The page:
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Apache helicopters completes training on HMS Prince of Wales.

| 2021

According to information published by the Royal Navy on June 22, 2021, the Boeing AH-64 Apache helicopter in Britain’s arsenal has completed two weeks’ intensive training on the nation’s newest aircraft carrier HMS Prince of Wales.
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Russian Vyborg Shipyard laid the Purga ice class coastguard ship of project 23550 925 001 Boeing AH-64 Apache helicopter on the aircraft carrier HMS Prince of Wales (Picture source: Royal Navy)

Three gunships joined HMS Prince of Wales to allow the Army Air Corps’ fliers get their sea legs back – and give the Portsmouth-based warship a taste of the helicopter’s striking power.

The fearsome-looking aircraft joined the carrier before she departed her home base on her latest series of trials and training in the English and Bristol Channels.

The Army Air Corps maintains a specialist maritime Apache squadron, 656, with modified gunships equipped with floatation devices should one of the multi-million-pound helicopters having to ditch (thankfully they haven’t).

The emphasis of the squadron’s embarkation on the carrier was ensuring air and ground crew were used to operating at sea – and to train Prince of Wales’ air/air engineering departments in handling, moving, maintaining and launching/recovering the Apache as part of the carrier’s broader air group.

During the fortnight-long spell on the Portsmouth-based leviathan, 656 Squadron shared the flight deck with RAF Chinooks, Royal Navy Merlins and, briefly, the first F-35 Lightning jets to land/take-off from HMS Prince of Wales.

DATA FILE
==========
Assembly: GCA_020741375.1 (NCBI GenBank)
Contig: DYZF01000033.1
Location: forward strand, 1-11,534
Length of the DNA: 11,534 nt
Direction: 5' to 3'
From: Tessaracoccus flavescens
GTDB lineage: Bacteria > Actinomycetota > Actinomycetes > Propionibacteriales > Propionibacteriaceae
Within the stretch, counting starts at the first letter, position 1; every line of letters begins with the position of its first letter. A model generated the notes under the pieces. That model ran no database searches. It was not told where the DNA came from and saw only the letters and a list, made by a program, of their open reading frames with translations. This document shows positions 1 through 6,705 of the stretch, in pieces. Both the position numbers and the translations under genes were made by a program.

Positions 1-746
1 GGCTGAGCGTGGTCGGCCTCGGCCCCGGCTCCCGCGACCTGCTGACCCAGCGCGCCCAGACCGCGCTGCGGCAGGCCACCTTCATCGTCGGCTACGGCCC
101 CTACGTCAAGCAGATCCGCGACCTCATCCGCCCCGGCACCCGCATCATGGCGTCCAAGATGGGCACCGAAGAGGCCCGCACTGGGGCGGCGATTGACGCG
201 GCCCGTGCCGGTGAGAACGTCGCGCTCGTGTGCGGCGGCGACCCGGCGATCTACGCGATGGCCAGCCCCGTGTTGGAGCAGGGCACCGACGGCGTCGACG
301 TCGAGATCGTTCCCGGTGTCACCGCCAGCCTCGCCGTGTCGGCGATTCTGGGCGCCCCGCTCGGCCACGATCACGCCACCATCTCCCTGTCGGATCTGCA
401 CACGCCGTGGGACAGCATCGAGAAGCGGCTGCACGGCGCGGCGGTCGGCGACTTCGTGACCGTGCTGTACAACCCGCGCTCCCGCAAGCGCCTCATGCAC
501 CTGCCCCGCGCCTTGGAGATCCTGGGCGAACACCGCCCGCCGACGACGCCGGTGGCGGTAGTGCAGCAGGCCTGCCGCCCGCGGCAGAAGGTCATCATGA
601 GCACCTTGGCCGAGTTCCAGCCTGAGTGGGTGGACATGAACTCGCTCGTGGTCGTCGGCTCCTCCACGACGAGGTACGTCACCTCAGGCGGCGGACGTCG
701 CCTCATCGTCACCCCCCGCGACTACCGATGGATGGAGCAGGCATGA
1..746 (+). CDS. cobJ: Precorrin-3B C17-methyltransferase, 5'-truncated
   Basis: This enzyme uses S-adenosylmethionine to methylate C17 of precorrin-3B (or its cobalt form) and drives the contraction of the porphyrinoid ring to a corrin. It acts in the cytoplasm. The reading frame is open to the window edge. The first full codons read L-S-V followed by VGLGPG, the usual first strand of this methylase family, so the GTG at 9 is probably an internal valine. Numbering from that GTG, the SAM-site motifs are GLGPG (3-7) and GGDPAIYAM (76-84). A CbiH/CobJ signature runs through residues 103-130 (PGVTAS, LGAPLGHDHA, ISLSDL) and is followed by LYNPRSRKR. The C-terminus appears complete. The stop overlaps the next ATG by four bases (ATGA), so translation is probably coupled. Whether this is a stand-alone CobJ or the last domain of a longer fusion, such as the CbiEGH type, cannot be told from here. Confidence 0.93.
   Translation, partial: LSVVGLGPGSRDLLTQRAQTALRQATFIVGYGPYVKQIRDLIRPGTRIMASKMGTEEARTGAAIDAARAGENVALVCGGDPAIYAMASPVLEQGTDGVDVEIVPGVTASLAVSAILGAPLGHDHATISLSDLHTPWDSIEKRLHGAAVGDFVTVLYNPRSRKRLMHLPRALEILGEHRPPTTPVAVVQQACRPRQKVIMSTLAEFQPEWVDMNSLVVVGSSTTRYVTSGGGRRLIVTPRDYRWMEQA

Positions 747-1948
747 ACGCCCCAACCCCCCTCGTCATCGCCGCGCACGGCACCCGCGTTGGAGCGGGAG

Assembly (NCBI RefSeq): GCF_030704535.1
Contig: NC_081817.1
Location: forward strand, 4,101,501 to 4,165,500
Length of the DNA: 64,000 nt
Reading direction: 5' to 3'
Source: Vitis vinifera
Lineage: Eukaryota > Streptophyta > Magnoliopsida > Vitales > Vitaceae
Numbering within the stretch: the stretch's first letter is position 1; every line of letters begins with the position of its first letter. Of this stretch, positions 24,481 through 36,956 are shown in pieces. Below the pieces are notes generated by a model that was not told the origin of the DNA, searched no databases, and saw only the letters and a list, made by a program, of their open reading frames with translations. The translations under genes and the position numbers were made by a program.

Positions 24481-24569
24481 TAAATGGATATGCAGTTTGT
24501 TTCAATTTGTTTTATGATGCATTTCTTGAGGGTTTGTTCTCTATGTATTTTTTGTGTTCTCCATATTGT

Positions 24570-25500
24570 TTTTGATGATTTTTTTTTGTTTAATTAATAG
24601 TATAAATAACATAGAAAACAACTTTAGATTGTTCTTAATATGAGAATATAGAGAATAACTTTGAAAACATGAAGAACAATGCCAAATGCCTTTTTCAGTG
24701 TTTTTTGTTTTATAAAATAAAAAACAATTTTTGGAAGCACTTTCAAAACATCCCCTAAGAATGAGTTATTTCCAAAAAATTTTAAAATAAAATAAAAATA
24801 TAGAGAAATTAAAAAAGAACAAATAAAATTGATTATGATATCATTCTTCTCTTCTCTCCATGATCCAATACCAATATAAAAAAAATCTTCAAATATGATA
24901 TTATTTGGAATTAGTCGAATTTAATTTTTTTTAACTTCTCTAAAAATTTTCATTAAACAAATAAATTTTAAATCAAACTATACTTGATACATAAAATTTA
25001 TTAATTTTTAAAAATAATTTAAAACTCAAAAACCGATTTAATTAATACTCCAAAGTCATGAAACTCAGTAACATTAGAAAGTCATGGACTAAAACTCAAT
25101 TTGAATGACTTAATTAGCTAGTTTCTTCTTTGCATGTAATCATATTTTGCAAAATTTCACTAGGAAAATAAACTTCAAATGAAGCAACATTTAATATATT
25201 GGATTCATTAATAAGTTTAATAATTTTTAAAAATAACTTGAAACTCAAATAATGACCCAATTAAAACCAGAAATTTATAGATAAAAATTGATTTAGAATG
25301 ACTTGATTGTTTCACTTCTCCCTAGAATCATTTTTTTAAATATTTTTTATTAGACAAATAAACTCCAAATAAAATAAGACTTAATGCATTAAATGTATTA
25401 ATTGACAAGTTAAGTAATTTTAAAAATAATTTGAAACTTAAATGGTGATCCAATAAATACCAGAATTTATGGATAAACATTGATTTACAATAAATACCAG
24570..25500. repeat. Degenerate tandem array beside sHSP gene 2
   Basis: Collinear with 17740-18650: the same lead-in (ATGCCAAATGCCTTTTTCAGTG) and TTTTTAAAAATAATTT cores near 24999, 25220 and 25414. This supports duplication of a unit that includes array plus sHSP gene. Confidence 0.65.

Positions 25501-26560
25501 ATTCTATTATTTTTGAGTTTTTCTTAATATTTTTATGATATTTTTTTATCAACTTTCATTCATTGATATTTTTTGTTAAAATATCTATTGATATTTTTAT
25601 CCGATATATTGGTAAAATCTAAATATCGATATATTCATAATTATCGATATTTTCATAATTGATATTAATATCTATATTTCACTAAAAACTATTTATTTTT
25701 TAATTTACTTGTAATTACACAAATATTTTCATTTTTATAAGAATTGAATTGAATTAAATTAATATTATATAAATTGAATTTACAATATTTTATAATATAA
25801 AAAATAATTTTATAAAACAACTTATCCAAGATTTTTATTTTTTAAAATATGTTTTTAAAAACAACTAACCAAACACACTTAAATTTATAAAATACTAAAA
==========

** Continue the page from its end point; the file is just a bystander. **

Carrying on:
The Army Air Corps fliers landed and took off 161 times, qualified one new pilot for maritime operations by day/night, while eight more regained or maintained their currency.

Landings are made all the more challenging by the positioning of the helicopter’s two crew behind each other – rather than side-by-side in most cockpits. It means each crew member’s field of vision and reference points for safely landing are different.

The HMS Prince of Wales (R09) is the second Queen Elizabeth-class aircraft carrier. The ship was christened in September 2017 and commissionned in December 2019. The ship is currently planned to carry up to 40 F-35B Lightning II stealth multirole fighters and Merlin helicopters for airborne early warning and anti-submarine warfare, although in surge conditions the class is capable of supporting 70+ F-35B.

The HMS Prince of Wales has a crew of 1,600 people with accommodation for 250 Royal Marines and the ability to support them with attack helicopters and troop transports up to and larger than Chinook size.

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